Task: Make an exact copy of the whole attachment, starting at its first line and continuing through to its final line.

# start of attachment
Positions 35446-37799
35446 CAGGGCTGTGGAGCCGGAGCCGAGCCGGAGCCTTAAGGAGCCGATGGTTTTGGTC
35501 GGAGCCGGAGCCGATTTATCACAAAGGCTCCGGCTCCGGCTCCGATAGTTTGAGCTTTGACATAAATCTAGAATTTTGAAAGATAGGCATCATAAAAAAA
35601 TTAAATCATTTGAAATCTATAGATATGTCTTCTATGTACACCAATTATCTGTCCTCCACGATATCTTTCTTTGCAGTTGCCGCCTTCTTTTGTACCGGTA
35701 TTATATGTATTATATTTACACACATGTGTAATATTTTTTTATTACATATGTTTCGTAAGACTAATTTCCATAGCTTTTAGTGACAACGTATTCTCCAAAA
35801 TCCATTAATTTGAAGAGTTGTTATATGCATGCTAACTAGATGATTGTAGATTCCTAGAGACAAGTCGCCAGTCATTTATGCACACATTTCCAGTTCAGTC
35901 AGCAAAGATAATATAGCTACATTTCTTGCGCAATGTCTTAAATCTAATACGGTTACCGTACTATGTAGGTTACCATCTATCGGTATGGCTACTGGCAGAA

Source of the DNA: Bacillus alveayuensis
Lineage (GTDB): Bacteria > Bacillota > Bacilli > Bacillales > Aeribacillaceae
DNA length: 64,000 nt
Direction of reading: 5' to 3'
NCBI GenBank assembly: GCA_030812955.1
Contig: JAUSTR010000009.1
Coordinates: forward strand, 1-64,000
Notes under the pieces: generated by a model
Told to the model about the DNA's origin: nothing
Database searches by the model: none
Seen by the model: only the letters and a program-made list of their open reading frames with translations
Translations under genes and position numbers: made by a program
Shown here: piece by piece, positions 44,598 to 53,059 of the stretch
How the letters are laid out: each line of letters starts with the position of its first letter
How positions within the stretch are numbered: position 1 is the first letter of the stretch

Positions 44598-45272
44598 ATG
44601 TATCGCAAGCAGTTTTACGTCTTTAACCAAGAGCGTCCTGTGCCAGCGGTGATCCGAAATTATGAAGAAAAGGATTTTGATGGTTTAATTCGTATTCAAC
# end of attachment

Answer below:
Positions 35446-37799
35446 CAGGGCTGTGGAGCCGGAGCCGAGCCGGAGCCTTAAGGAGCCGATGGTTTTGGTC
35501 GGAGCCGGAGCCGATTTATCACAAAGGCTCCGGCTCCGGCTCCGATAGTTTGAGCTTTGACATAAATCTAGAATTTTGAAAGATAGGCATCATAAAAAAA
35601 TTAAATCATTTGAAATCTATAGATATGTCTTCTATGTACACCAATTATCTGTCCTCCACGATATCTTTCTTTGCAGTTGCCGCCTTCTTTTGTACCGGTA
35701 TTATATGTATTATATTTACACACATGTGTAATATTTTTTTATTACATATGTTTCGTAAGACTAATTTCCATAGCTTTTAGTGACAACGTATTCTCCAAAA
35801 TCCATTAATTTGAAGAGTTGTTATATGCATGCTAACTAGATGATTGTAGATTCCTAGAGACAAGTCGCCAGTCATTTATGCACACATTTCCAGTTCAGTC
35901 AGCAAAGATAATATAGCTACATTTCTTGCGCAATGTCTTAAATCTAATACGGTTACCGTACTATGTAGGTTACCATCTATCGGTATGGCTACTGGCAGAA

Source of the DNA: Bacillus alveayuensis
Lineage (GTDB): Bacteria > Bacillota > Bacilli > Bacillales > Aeribacillaceae
DNA length: 64,000 nt
Direction of reading: 5' to 3'
NCBI GenBank assembly: GCA_030812955.1
Contig: JAUSTR010000009.1
Coordinates: forward strand, 1-64,000
Notes under the pieces: generated by a model
Told to the model about the DNA's origin: nothing
Database searches by the model: none
Seen by the model: only the letters and a program-made list of their open reading frames with translations
Translations under genes and position numbers: made by a program
Shown here: piece by piece, positions 44,598 to 53,059 of the stretch
How the letters are laid out: each line of letters starts with the position of its first letter
How positions within the stretch are numbered: position 1 is the first letter of the stretch

Positions 44598-45272
44598 ATG
44601 TATCGCAAGCAGTTTTACGTCTTTAACCAAGAGCGTCCTGTGCCAGCGGTGATCCGAAATTATGAAGAAAAGGATTTTGATGGTTTAATTCGTATTCAAC